Airnergy is not just a clever play-on name for a gadget of this ilk. It actually makes a whole lot of sense, considering RCA have somehow managed to hybridise the common battery charger with a WiFi computer sensor. The end result will charge batteries wherever there is a WiFi signal to capture and that's got our attention.
As one of the more interesting products to watch in the new decade, and debuting at this years CES Tech expo (see more of our exclusive coverage here on other products at the show), Airnergy works by harnessing the magnitude of wireless signals flowing through our everyday environments and turning those copious WiFi signals into suprisingly useful electrical currents.
The portable device stands no larger than your averge smartphone and utilises signals in the 2.4Ghz range.
According to statements made by an Airnergy spokesperson with Oh Gizmo! at the 2010 CES (see video below), the speed of the charge depends on the location strenght of the WiFi signal and how close the charger is to the source of that signal.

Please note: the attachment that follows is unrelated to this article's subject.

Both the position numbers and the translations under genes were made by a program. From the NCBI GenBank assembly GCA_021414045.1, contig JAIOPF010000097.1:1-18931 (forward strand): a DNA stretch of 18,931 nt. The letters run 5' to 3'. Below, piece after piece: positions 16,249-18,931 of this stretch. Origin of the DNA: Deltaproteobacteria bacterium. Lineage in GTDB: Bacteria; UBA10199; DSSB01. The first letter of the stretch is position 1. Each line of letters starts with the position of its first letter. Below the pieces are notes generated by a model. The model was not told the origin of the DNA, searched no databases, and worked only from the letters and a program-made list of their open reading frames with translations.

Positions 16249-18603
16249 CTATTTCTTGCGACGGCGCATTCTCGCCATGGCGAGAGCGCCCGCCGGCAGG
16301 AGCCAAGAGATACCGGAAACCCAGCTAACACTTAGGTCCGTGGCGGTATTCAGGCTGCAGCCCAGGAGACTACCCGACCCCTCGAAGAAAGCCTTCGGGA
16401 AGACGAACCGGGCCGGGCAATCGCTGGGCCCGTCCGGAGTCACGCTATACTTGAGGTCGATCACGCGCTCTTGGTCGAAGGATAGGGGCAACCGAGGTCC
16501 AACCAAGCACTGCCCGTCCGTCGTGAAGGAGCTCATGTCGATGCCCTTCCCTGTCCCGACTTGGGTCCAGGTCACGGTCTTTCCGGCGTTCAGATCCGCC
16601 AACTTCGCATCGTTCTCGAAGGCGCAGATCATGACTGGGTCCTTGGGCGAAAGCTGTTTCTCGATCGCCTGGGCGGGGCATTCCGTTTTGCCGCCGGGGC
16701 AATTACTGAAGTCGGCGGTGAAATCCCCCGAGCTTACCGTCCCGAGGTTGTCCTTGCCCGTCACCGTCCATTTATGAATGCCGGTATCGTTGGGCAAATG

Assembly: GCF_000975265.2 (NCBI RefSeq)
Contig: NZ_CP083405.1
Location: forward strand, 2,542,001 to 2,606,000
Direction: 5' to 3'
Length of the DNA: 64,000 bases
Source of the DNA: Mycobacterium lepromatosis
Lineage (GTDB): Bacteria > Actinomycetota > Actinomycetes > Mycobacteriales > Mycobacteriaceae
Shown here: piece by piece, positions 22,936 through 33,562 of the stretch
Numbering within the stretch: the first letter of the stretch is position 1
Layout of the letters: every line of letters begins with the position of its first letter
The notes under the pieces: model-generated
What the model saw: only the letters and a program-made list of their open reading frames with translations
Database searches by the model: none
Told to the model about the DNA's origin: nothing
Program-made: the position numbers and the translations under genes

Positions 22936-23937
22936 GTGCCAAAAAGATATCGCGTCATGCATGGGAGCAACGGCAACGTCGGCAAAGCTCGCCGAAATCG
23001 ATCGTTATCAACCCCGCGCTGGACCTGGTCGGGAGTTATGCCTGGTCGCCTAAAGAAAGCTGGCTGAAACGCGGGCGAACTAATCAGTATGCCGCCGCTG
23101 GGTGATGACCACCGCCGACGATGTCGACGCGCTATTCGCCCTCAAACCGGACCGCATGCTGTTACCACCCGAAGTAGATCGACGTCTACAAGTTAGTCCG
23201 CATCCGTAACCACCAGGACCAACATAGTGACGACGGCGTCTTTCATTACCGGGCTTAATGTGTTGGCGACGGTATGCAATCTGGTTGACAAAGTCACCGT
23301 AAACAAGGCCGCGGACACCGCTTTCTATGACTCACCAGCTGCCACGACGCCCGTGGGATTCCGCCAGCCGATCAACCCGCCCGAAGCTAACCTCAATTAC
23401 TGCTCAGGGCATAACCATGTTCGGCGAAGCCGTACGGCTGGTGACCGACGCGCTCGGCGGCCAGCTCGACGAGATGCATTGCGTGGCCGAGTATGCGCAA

|The Wireless battery that charges from 'thin air.' Image source: Oh Gizmo!
Charging times for a BlackBerry Bold were quoted at 90mins (from 30% capacity), which if true, would be comparable to a regular charger - using a somewhat 'free' energy instead.
RCA contends that WiFi signals will provide enough energy to charge a mobile phone battery on the fly or as a backup battery. And this can all happen without ever needing to wrestle over cables to pump juice into our phones. The device is likely to be cost $US30-$40, when it hits stores in the US this June.
In highly urbanised cities, hundreds of WiFi signals can be found in any one given spot - allowing the futuristic Airnergy to conjure up its wireless power charging magic without too much hassle.
However, in areas where WiFi is less than stable or in limited use, the concept lacks broader appeal. Other inventions that call upon wireless electrical signals through the atmosphere may still hold more promise. RCA may have already been outshone by Intel who got a head start on wireless technology at last year's CES.
Intel's nifty invention actually demonstrates electricity without wires - a concept first demonstrated by the great Nikola Tesla in the early 20th century.
Wireless electricity is already closer than many of us think too; manufacturers have already agreed on a global wireless power standard called Qi, which already sounds like a comic book superpower and is an actual Asian translation for 'a vital or power'.